Jessica Shulman had a goal to “get a job in a clinic.”
So, the 23-year-old came to Durham College (DC) in September, 2016 and graduated in April, 2018. Although her end goal was to work in an office, she started off in the Community Integration through Co-operative Education program (CICE).
“While the academic is a big part of the student’s learning, we also do a lot of job-focused training so that when the student graduates they’re prepared to find employment outside of the college,” said Natasha Rebeiro, CICE program coordinator. CICE aims to help students with exceptionalities grow both their social and academic skills. The program assists students throughout their General Education courses and co-op placements every year. Twenty students are accepted into this program at DC every year.
The CICE program is two years long. It was created for students with intellectual disabilities and the program changes the workload so that it is more reflective of the abilities of those enrolled, giving them a better chance of success, Rebeiro said.
Shulman entered CICE after visiting DC on several occasions during her time at Henry St. High School’s Transition to Work program. She saw it as an opportunity to get closer to her career goal.
“I wanted to do office-type stuff, so I was taking office technology and procedures, office professionalism and keyboarding to get experience working in an office environment,” said Shulman.
The CICE program helped Shulman find GenEds that fit her future plans and gave her support in building the confidence needed to move forward toward her goal of working in an office.
“I really liked the learning facilitators because without them I would definitely struggle. They were definitely someone to turn to when you got super confused in class,” said Shulman.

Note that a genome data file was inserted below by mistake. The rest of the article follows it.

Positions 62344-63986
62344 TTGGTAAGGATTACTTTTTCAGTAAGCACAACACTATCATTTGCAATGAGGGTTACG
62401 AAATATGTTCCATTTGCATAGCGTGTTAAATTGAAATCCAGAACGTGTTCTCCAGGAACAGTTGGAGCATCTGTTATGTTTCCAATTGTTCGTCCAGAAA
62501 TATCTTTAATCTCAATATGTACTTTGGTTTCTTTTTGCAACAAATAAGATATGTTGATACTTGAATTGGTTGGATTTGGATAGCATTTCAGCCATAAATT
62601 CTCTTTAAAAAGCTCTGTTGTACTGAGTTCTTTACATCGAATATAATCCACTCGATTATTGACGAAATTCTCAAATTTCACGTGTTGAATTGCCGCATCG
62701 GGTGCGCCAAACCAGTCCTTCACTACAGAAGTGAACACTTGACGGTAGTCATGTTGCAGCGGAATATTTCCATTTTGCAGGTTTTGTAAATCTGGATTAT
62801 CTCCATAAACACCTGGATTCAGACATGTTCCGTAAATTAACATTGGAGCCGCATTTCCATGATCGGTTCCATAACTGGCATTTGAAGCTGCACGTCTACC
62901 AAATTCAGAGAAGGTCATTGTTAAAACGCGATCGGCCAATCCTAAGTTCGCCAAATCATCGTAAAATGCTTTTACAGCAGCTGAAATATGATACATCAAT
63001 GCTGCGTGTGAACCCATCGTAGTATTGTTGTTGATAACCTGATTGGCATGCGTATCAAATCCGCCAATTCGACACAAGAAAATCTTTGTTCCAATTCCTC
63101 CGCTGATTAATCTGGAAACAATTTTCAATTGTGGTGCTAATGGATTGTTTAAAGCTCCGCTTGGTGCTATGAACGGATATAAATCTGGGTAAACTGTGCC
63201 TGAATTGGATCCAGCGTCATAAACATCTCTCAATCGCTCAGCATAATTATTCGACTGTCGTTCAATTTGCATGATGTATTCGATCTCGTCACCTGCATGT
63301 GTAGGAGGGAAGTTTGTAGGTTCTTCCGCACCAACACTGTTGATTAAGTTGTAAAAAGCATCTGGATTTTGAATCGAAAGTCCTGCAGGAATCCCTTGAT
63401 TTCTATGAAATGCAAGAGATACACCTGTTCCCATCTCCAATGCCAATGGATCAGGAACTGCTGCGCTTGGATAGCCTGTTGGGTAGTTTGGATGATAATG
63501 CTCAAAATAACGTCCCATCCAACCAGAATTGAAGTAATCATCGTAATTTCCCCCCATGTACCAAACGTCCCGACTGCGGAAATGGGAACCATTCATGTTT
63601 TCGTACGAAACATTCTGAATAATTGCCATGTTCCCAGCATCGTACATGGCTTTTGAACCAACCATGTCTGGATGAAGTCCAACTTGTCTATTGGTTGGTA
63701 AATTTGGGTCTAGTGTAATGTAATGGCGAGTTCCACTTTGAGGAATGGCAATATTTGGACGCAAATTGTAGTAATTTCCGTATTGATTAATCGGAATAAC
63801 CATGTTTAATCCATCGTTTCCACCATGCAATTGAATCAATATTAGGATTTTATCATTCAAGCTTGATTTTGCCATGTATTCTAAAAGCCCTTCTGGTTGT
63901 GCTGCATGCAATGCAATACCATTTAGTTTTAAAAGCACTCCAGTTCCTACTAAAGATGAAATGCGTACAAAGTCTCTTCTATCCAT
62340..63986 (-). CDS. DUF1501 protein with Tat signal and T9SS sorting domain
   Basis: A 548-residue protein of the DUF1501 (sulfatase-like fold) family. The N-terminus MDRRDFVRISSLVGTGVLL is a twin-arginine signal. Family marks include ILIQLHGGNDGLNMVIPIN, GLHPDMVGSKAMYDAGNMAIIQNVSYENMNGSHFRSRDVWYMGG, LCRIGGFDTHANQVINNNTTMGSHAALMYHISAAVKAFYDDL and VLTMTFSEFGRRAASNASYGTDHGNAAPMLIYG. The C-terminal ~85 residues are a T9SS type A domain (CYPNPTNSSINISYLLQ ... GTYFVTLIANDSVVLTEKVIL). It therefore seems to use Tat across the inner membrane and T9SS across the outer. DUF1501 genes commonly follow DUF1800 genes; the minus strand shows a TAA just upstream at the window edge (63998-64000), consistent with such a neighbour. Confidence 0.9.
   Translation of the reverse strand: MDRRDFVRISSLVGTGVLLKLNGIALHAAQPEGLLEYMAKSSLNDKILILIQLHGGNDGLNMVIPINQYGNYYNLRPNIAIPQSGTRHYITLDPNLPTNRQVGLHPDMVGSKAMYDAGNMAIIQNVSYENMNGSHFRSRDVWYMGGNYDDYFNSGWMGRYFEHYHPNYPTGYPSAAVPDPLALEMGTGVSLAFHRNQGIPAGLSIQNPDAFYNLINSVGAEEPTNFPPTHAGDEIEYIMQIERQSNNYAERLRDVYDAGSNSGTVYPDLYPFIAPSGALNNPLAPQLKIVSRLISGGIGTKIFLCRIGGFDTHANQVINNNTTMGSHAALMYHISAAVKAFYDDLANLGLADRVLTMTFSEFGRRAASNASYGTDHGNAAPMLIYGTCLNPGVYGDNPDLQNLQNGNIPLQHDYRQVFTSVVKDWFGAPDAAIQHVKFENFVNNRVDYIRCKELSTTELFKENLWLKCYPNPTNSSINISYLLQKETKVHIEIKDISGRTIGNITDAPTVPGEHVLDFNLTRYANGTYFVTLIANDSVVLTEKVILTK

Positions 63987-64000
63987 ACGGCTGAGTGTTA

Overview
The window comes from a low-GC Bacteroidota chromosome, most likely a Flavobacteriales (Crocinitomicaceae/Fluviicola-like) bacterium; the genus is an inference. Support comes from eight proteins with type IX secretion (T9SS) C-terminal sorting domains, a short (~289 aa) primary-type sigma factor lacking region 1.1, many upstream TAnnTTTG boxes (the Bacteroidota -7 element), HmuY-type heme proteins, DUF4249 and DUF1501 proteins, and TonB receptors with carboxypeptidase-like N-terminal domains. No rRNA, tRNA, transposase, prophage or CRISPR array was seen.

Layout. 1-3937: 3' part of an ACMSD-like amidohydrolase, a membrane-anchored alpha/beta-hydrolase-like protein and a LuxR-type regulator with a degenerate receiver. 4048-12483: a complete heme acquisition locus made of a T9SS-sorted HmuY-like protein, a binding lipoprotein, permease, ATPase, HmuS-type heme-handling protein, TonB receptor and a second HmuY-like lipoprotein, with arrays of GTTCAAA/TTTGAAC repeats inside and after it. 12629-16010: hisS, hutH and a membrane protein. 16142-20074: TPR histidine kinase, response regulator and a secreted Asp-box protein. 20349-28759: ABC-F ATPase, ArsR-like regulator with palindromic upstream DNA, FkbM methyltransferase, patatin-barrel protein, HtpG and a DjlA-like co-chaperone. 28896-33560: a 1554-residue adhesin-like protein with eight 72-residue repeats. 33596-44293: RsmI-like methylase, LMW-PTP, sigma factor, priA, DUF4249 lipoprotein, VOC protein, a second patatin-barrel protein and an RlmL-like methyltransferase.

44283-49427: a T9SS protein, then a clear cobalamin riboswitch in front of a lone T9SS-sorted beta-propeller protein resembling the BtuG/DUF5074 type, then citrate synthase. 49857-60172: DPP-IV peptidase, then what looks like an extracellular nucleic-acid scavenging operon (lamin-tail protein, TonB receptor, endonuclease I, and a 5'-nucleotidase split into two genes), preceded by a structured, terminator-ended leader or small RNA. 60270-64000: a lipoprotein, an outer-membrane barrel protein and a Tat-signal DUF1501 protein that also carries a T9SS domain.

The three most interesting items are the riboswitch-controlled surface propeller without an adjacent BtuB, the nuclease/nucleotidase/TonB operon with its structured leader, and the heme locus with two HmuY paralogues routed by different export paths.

The CICE program has been a stepping off point for Shulman.
“I have two jobs, I was hired at a Staples and I still work there. A year ago I was hired at the Abilities Centre. I work at the front desk,” said Shulman, who is steadily making her way to her ultimate goal.
“Whatever the student’s goal is we try to figure that out at the beginning and work with them to achieve that. That goal might change over the course of two years and we adapt to that,” said Rebeiro, who has been the CICE program coordinator for a year.
The CICE program has been a part of Durham College for 11 years. Humber College in Toronto has had a similar program for more than 25 years. The CICE program spans more than a dozen colleges in Ontario alone. Other colleges which offer it include Conestoga, Confederation, Fanshawe, Fleming, Georgian, La Cité, Lambton, Loyalist, Mohawk, Niagara, Sault, St. Clair, St. Lawrence and Humber.
“My long term goal is to do office admin – medical stuff – and then I can get a job in a clinic,” said Shulman.
For Rebeiro, it’s students and stories like Shulman’s that makes her job special.
“I love coming in and seeing what the students are up to. I love seeing students coming in at the beginning of the year and the nervousness around what college expectations might look like and by the time they leave here the growth and development while they’re with us and the confidence they get from having experienced college and the self-awareness piece, too,” said Rebeiro.
(For more on Jessica Shulman, see the video below from the Durham Workforce Authority:)